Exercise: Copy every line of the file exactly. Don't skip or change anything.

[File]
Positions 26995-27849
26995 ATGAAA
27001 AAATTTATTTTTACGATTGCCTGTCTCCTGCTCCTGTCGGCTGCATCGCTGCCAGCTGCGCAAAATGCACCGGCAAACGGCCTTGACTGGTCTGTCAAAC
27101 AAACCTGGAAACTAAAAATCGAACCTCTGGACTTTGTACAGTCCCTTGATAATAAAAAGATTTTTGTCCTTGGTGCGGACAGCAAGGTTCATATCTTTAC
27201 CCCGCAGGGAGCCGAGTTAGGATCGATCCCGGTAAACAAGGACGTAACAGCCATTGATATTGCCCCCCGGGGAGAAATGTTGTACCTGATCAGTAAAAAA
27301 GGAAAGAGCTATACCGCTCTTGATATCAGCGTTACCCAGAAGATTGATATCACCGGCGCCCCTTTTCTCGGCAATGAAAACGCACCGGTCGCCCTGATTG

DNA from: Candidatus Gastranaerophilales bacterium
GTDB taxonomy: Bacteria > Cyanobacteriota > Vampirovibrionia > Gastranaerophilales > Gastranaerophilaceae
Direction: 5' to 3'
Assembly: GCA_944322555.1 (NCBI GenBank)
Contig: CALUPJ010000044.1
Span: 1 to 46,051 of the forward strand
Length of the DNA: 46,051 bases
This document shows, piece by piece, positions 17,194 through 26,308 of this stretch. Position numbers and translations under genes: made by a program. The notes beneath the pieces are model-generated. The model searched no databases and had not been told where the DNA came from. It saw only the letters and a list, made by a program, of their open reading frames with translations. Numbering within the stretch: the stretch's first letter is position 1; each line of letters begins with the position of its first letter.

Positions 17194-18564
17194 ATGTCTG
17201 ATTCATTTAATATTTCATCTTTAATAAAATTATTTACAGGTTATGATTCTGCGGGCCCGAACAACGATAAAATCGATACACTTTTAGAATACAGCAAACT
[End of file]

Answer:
Positions 26995-27849
26995 ATGAAA
27001 AAATTTATTTTTACGATTGCCTGTCTCCTGCTCCTGTCGGCTGCATCGCTGCCAGCTGCGCAAAATGCACCGGCAAACGGCCTTGACTGGTCTGTCAAAC
27101 AAACCTGGAAACTAAAAATCGAACCTCTGGACTTTGTACAGTCCCTTGATAATAAAAAGATTTTTGTCCTTGGTGCGGACAGCAAGGTTCATATCTTTAC
27201 CCCGCAGGGAGCCGAGTTAGGATCGATCCCGGTAAACAAGGACGTAACAGCCATTGATATTGCCCCCCGGGGAGAAATGTTGTACCTGATCAGTAAAAAA
27301 GGAAAGAGCTATACCGCTCTTGATATCAGCGTTACCCAGAAGATTGATATCACCGGCGCCCCTTTTCTCGGCAATGAAAACGCACCGGTCGCCCTGATTG

DNA from: Candidatus Gastranaerophilales bacterium
GTDB taxonomy: Bacteria > Cyanobacteriota > Vampirovibrionia > Gastranaerophilales > Gastranaerophilaceae
Direction: 5' to 3'
Assembly: GCA_944322555.1 (NCBI GenBank)
Contig: CALUPJ010000044.1
Span: 1 to 46,051 of the forward strand
Length of the DNA: 46,051 bases
This document shows, piece by piece, positions 17,194 through 26,308 of this stretch. Position numbers and translations under genes: made by a program. The notes beneath the pieces are model-generated. The model searched no databases and had not been told where the DNA came from. It saw only the letters and a list, made by a program, of their open reading frames with translations. Numbering within the stretch: the stretch's first letter is position 1; each line of letters begins with the position of its first letter.

Positions 17194-18564
17194 ATGTCTG
17201 ATTCATTTAATATTTCATCTTTAATAAAATTATTTACAGGTTATGATTCTGCGGGCCCGAACAACGATAAAATCGATACACTTTTAGAATACAGCAAACT